Whether you want to build your emergency fund, or save up for a short-term goal, you may look to fixed deposits or even just keep your money in cash, but have you ever considered a money market fund? Money market funds are a great option to manage and earn a return on your cash reserves without the hassle of locking them up. Here, we’ll dive into what a money market fund is, and why you may not have heard of money market funds before.
A money market fund invests in highly liquid, and short-term cash equivalent instruments, commonly known as “money market instruments”. Banks issue money market instruments, such as commercial papers, as a way to shore up short-term cash to make up for its daily deposit reserve shortfall. In other words, by buying money market instruments, money market funds are effectively lending money to banks. These instruments are considered low-risk because they’re backed by the banks, and are highly liquid and short-term.
In addition to investing in money market instruments, a money market fund also holds fixed deposits from banks as another way to earn a return. Not only do money market funds have a network of banks that they can tap into to find the best rates but these funds also have higher negotiating power than retail investors as they can place large amounts of money, often up to a few hundred million Ringgit, with the banks.
As money market funds manage a large sum of money and need to remain liquid, they regularly harvest matured fixed deposits and place new funds into new fixed deposits. By regularly redeeming matured fixed deposits, you can earn a similar rate to fixed deposits through a money market fund without having to lock up your funds.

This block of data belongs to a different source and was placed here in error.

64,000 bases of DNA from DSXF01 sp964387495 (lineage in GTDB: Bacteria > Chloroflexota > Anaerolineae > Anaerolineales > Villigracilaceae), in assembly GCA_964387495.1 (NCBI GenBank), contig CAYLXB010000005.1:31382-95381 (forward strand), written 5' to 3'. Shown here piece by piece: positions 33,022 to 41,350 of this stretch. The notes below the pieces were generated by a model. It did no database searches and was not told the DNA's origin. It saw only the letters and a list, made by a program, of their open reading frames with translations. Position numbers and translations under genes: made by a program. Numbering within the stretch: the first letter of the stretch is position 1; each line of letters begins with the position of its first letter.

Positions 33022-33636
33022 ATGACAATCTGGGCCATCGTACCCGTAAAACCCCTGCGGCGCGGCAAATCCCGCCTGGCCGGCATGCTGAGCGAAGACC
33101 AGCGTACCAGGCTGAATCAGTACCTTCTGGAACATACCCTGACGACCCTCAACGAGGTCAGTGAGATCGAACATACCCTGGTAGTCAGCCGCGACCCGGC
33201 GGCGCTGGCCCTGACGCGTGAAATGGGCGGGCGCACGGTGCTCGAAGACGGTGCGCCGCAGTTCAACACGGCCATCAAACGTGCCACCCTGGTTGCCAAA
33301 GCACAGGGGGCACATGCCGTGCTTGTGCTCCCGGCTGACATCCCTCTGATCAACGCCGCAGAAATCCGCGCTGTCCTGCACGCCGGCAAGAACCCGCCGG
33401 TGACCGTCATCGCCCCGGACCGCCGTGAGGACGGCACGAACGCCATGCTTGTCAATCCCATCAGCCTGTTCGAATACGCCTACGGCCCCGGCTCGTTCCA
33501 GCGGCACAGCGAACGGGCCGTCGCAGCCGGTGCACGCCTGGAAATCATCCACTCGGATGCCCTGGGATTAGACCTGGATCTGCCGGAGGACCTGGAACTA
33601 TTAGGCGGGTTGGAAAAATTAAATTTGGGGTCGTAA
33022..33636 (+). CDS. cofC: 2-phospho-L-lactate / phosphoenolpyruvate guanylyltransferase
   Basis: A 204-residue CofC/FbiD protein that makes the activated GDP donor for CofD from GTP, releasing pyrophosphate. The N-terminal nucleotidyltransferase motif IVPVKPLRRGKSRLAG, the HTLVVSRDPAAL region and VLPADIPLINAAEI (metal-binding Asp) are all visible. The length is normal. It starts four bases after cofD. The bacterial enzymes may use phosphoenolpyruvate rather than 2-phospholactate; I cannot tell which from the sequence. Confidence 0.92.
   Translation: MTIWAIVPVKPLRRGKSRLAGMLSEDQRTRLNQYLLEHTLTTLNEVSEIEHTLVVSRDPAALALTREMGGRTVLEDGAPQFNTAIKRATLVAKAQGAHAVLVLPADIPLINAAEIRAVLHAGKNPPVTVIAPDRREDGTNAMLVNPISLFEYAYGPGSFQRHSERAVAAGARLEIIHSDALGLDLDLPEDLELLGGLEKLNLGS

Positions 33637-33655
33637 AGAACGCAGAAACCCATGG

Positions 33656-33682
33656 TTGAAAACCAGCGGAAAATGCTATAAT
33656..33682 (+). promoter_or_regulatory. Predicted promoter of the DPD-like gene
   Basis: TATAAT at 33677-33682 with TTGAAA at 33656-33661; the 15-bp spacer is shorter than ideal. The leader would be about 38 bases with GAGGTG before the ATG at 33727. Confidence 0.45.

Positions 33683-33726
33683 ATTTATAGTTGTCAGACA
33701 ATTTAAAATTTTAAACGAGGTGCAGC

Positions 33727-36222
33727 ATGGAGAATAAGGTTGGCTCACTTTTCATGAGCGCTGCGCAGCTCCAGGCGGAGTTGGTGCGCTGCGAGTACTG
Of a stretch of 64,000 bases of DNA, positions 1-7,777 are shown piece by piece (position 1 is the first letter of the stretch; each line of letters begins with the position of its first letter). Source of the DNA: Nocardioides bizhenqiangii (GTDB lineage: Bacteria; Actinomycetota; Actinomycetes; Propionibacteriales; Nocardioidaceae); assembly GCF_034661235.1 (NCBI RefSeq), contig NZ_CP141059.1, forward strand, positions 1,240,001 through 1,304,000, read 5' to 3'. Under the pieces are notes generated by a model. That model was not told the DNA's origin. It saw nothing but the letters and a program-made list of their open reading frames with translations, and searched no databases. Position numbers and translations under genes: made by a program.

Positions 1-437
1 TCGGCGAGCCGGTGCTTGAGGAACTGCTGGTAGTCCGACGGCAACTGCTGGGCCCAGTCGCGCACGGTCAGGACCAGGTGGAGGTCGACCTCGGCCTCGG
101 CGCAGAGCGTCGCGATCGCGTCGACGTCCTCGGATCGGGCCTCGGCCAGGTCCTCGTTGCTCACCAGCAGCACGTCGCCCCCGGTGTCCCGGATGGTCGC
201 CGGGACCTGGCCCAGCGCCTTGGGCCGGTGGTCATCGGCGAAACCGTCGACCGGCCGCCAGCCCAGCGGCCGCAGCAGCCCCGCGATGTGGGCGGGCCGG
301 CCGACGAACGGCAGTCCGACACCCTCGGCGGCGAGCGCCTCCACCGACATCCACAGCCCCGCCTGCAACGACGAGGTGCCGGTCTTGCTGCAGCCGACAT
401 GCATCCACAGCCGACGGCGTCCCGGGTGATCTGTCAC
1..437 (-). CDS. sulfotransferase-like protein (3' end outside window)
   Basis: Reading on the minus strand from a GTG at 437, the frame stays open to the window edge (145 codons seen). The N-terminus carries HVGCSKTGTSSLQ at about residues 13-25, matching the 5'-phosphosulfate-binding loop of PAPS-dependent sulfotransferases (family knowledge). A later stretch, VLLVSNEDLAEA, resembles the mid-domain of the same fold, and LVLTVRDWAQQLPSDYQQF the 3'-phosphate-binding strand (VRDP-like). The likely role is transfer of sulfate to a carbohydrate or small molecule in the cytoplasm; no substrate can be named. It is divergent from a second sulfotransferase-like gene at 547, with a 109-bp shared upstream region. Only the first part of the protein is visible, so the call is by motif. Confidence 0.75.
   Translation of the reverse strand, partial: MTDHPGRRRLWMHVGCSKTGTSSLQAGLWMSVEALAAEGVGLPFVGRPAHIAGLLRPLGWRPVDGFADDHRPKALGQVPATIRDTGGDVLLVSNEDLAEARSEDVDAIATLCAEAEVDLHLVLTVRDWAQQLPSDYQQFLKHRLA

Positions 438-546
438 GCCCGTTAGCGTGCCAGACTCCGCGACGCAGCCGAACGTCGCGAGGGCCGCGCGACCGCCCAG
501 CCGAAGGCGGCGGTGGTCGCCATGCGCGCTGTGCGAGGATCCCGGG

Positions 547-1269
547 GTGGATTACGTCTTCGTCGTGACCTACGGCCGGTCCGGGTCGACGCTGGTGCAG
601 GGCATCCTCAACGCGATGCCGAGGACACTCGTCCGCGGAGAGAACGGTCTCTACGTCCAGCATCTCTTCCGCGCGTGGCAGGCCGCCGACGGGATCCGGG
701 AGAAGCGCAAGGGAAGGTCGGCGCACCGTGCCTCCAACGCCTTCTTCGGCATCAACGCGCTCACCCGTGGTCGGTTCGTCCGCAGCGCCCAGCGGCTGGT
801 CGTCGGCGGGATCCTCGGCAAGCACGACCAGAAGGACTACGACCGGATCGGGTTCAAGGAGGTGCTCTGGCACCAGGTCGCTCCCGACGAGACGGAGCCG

The money market isn’t directly accessible to retail investors because of the large amount of money that moves in that market on a daily basis. But by investing in a money market fund, you can get exposure to the money market.
Money market funds are a reliable financial option to manage cash, yet the typical Malaysian investor doesn’t know about these funds, and so opts to place his or her cash reserves in savings accounts and fixed deposits instead.
Why are those products more prominent than money market funds?
Simply put, banks really want you to put your money in fixed deposits. With fixed deposits, the lock-up helps banks manage their capital better for lending purposes. Theoretically, if you placed RM100,000 as a fixed deposit for 3 months, a bank can use any portion of that RM100,000 as loans for the next 3 months, yielding more profit for the bank through the interest charged on those loans. But, with a money market fund, a bank loses the opportunity to fully leverage your deposits.
In addition, banks and fund managers don’t heavily advertise money market funds because these institutions earn too little profit from money market funds. Money market funds are an investment product and banks charge management fees on money market funds just as any other investment product that the banks offer. But, management fees for a money market fund range from 0.25 to 0.35% per annum, which is extremely low compared to other investment products that range from 1% to 2% per annum.
Money market funds also tend not to have any sales charges since any fees would greatly impact returns. Since sales charges are non-existent, banks’ relationship managers and agents aren’t incentivised to recommend these funds to you if you’re looking to manage your idle cash (and they might even recommend that you put your cash reserves in investment vehicles that aren’t suited for cash management!).
Money market funds represent around 20% of invested assets in Malaysia, but they’re still an underutilised asset class among individual investors, in part because banks don’t promote money market funds to people for people to even know about them.